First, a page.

United Farm Workers & UFW Foundation court victories against Trump bid to slash wages produces an average 5 percent pay hike for U.S. farm workers

U.S. farm workers will receive pay increases averaging more than 5 percent as a result of twin victories late last year in Fresno federal court by the United Farm Workers and UFW Foundation that stopped the Donald Trump administration from slashing the pay of both H-2A guest farm workers and domestic field laborers. Without those court rulings, Trump's actions in the closing weeks of his presidency would have amounted to a massive transfer of wealth from farm workers to agricultural employers comprising hundreds of millions of dollars a year. WilmerHale Law Firm and Farmworker Justice attorneys were fundamental to the victories by providing pro bono counsel.

One lawsuit reversed the suspension by Trump’s U.S. Department of Agriculture of the biannual Farm Labor Report that sets minimum wages for H-2A foreign guest workers and also heavily impacts pay for domestic workers who often labor at the same companies or in the same farming areas. Because of the UFW and UFW Foundation’s successful court challenges—plus action by the new Biden administration—farm worker pay for both domestic and foreign agricultural workers without the survey would have been cut by more than five percent in California, up to 27 percent in Oregon and 46 percent in Idaho.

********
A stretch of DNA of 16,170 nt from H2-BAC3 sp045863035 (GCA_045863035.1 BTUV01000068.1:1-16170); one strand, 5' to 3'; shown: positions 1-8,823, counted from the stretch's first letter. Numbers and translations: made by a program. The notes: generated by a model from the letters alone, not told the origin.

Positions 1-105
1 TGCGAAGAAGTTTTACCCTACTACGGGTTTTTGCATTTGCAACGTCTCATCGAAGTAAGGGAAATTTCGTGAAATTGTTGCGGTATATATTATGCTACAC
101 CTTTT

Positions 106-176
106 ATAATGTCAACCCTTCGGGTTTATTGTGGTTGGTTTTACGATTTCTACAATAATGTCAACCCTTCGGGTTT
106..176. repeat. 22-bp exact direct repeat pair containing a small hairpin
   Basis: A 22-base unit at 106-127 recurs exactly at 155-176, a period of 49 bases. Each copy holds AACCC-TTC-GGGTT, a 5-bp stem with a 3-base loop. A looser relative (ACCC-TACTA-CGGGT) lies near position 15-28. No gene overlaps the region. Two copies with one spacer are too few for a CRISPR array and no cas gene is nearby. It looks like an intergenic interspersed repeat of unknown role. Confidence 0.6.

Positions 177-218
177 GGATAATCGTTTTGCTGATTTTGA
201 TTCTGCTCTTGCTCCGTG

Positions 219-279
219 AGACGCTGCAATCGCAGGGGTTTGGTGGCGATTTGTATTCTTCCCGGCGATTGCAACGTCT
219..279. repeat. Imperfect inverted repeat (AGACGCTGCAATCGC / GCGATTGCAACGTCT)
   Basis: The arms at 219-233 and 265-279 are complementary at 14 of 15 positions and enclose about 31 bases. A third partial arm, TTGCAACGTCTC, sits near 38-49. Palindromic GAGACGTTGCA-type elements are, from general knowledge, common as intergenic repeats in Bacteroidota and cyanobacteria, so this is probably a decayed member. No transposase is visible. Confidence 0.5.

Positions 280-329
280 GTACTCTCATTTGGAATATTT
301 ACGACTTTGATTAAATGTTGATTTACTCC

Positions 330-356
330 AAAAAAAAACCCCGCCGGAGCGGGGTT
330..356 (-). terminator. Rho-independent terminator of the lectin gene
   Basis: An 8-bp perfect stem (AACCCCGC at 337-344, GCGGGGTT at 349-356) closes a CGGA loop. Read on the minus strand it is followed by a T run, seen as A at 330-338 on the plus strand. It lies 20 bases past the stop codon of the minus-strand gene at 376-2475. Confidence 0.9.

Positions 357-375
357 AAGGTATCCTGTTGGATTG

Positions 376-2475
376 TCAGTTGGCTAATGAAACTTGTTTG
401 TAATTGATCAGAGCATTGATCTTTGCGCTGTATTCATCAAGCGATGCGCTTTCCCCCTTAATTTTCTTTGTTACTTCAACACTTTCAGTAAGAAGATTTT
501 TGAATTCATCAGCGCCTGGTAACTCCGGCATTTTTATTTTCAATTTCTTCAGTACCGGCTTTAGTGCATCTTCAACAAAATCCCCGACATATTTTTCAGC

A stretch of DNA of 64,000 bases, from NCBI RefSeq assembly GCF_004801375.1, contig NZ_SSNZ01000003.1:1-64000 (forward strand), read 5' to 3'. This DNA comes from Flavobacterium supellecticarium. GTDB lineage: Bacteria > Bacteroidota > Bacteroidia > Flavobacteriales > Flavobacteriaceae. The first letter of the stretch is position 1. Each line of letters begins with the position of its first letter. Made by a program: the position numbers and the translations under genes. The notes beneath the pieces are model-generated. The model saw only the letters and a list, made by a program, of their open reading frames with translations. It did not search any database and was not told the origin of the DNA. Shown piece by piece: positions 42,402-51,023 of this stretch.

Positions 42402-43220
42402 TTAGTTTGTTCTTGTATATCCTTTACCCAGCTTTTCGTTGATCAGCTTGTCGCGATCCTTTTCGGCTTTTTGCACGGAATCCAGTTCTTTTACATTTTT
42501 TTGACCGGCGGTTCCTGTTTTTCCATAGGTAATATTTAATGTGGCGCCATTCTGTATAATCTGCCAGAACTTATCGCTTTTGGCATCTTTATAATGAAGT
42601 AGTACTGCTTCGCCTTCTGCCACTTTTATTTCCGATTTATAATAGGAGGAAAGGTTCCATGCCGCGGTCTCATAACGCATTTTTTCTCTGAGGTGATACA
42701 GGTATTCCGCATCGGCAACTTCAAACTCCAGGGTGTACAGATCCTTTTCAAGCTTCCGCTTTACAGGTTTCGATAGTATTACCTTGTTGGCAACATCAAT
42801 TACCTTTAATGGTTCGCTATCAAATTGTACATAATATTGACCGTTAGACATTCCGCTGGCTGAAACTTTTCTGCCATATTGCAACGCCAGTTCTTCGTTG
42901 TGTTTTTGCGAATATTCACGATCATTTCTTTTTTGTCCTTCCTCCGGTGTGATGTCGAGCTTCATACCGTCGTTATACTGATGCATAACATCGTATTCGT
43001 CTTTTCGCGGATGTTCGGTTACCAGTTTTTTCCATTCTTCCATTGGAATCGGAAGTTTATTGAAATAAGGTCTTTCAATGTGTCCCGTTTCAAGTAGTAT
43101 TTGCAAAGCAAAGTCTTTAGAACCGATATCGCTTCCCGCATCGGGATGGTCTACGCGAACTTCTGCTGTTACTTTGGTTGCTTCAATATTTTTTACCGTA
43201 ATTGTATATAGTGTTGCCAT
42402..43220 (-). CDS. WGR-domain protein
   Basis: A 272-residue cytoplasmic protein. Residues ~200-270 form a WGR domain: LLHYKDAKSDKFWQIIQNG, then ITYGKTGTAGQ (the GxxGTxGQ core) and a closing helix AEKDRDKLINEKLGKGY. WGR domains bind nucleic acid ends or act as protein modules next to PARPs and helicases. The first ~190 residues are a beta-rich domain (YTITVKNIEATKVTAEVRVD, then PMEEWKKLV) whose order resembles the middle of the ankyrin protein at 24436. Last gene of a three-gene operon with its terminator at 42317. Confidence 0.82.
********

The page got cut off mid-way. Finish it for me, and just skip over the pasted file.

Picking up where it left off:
Some highlights of farm worker pay increases under The Farm Labor Report released by the USDA on February 11, 2021 (Page 25) follow by state:


California—from $14.77 per hour to $16.05 per hour (highest increase in the U.S.)


Washington state, Oregon—from $15.83 to 16.34 (highest wage in the country)


New York—$14.65 to $15.29


North Carolina, Virginia—$12.67 to $13.15


Florida—$11.71 to $12.08


Georgia, South Carolina, Alabama—$11.71 to $11.81 (lowest wage in the nation)


Idaho, Montana, Wyoming—$13.62 to $14.55


The U.S. Department of Agriculture's publishing this month of the annual survey ended the Trump administration attempt to freeze wages for farm workers in 2021 and 2022. That move, which would have transferred $170 million a year from farm workers to growers for each of the following ten years, was thwarted by the suit filed in U.S. District Court in Fresno by the UFW and UFW Foundation.


“Donald Trump did not get away with slashing pay for all farm workers, which in some states would have meant cutting wages by up to a quarter,” said United Farm Workers President Teresa Romero. She pointed out that Trump would have personally benefited from this policy change by paying less to workers at his Virginia vineyards.


“The Trump administration unsuccessfully tried to transfer wealth from farm workers to the agricultural industry in an effort to further impair the lives of the men and women who feed all of us,” added Diana Tellefson Torres, executive director of the UFW Foundation. “All this was happening in the middle of a pandemic that is already devastating rural farm worker communities.”